Learning Objectives: Upon completion of this enduring activity, participants should be able to discuss the efficacy and safety of different topicals indicated for topic dermatitis, and the unique approaches to managing this complex yet extremely common conditions.

 

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Translational Lecture Series

Targeting cAMP Signaling for the Treatment of Inflammatory Diseases of the Skin

Dr. Jon Zippin, Assistant Attending Dermatologist and Assistant Professor of Dermatology at Weill Medical College of Cornell, elucidates the complexity of cAMP biology and the translational impact of PDE4 inhibition as it relates to chronic inflammatory skin diseases. Tune in to learn why targeting this pathway is clinically meaningful but also where more work is needed to improve outcomes.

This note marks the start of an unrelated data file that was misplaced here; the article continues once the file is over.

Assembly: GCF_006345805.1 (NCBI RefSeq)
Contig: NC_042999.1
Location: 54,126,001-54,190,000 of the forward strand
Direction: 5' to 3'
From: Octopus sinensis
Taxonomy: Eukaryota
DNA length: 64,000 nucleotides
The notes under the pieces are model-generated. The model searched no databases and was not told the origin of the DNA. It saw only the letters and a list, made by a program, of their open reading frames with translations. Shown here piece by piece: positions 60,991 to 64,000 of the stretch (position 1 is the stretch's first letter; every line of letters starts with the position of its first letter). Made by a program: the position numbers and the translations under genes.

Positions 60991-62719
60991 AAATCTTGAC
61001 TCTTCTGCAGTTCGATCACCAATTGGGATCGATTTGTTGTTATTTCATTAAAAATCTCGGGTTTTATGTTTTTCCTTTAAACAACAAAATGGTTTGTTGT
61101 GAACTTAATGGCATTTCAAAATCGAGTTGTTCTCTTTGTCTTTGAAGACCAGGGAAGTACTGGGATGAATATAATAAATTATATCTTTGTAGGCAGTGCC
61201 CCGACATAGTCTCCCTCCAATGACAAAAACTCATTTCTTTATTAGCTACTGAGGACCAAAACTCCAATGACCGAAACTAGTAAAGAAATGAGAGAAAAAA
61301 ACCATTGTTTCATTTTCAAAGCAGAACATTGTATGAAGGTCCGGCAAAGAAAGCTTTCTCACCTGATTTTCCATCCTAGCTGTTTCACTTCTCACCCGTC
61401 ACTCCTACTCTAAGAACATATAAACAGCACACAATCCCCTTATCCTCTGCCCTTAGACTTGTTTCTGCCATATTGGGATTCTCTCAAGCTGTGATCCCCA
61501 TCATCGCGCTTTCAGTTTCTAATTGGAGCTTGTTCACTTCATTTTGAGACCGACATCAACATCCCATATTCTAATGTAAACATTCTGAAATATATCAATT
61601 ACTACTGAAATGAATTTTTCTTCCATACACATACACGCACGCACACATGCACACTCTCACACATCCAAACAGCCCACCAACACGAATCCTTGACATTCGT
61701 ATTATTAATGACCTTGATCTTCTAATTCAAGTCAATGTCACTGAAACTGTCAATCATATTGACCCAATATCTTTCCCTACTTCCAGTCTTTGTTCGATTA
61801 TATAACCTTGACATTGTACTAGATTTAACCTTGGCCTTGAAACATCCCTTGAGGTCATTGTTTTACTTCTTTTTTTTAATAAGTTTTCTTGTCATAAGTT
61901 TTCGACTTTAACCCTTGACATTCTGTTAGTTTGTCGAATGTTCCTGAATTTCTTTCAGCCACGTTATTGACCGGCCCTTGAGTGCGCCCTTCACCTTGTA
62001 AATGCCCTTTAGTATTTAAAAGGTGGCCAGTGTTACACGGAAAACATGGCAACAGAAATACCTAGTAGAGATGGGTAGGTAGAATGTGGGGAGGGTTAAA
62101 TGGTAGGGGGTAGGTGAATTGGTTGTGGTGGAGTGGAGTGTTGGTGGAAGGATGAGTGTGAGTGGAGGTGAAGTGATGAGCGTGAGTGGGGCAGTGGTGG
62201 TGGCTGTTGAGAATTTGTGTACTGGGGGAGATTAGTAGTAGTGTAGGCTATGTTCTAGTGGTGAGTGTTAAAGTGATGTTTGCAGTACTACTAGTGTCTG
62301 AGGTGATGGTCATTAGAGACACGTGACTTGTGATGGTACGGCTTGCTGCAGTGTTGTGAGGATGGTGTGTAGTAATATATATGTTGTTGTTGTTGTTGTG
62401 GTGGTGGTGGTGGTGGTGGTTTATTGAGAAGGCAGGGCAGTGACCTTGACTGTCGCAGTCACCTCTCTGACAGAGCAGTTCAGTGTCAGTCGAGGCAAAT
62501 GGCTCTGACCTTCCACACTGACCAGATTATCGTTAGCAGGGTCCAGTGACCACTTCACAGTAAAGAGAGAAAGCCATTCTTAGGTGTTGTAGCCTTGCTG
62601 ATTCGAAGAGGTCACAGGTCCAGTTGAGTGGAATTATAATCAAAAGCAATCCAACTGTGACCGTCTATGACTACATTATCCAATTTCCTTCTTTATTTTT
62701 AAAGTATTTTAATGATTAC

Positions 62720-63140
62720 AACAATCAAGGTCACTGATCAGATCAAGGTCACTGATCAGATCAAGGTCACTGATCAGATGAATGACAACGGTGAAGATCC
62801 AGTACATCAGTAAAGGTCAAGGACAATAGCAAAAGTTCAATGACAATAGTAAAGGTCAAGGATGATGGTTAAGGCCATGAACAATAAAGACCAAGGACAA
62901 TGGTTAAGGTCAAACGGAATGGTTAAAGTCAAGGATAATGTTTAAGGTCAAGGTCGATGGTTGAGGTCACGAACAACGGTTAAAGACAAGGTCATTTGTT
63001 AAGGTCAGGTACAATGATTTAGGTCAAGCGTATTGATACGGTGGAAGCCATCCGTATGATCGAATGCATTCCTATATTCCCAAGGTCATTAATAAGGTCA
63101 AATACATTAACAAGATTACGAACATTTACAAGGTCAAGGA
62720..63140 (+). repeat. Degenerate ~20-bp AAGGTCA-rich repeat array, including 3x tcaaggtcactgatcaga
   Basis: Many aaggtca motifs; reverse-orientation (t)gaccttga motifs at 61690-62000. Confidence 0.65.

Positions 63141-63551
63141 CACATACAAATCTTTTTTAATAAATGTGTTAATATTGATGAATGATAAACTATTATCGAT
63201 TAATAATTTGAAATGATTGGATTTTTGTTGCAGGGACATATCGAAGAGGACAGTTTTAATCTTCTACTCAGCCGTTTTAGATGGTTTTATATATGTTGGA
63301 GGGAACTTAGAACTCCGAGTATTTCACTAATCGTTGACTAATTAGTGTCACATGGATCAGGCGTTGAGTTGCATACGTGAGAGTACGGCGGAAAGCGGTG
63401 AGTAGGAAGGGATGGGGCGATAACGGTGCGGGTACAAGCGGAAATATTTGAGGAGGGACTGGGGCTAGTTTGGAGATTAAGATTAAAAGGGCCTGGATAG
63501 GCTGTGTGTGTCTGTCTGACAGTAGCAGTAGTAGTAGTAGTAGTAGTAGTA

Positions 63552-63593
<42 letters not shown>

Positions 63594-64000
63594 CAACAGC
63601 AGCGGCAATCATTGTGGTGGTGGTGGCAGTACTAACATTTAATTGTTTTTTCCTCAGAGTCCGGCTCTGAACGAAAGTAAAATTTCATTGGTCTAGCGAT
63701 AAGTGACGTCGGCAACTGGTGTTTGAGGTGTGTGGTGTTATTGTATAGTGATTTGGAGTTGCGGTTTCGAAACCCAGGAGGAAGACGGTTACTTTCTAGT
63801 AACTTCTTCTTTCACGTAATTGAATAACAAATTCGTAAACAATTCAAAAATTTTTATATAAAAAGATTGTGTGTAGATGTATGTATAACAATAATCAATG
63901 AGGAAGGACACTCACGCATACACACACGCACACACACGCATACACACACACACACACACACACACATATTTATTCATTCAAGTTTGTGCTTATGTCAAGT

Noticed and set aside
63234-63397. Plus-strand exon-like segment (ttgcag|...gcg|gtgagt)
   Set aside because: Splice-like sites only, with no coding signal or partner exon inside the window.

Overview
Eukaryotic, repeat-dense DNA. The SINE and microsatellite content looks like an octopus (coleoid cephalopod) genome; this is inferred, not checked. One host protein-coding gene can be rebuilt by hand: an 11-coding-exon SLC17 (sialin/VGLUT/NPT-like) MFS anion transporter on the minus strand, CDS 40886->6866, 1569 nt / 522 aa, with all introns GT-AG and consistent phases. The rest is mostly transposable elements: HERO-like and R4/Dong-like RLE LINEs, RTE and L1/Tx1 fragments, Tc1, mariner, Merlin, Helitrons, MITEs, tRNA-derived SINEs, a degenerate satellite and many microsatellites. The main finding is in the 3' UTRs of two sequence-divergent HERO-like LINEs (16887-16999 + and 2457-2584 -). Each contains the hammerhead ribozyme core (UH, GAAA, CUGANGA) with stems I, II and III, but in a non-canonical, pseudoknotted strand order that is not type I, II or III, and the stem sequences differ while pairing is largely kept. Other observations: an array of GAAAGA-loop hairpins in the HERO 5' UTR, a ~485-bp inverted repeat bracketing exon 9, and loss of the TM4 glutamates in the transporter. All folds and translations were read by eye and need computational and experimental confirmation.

Update on Pediatric Inflammatory Skin Disorders: How Pathogenesis Informs Treatment

Dr. Amy Paller, Walter J. Hamlin Professor and Chair of Dermatology & Professor of Pediatrics at Northwestern University Feinberg School of Medicine in Chicago, Illinois, delivers a presentation discussing the cause and treatment of pediatric Atopic Dematitis, including co-morbidities, epidermal barrier impairment, and compliance issues.

Itch form Bedside to Bench

Dr. Gil Yosipovitch, Professor of Dermatology at University of Miami Miller School of Medicine, provides residents and physicians access to the latest bench research and practical pearls from a master in pruritus that will help them offer the highest quality evidence-based dermatological care.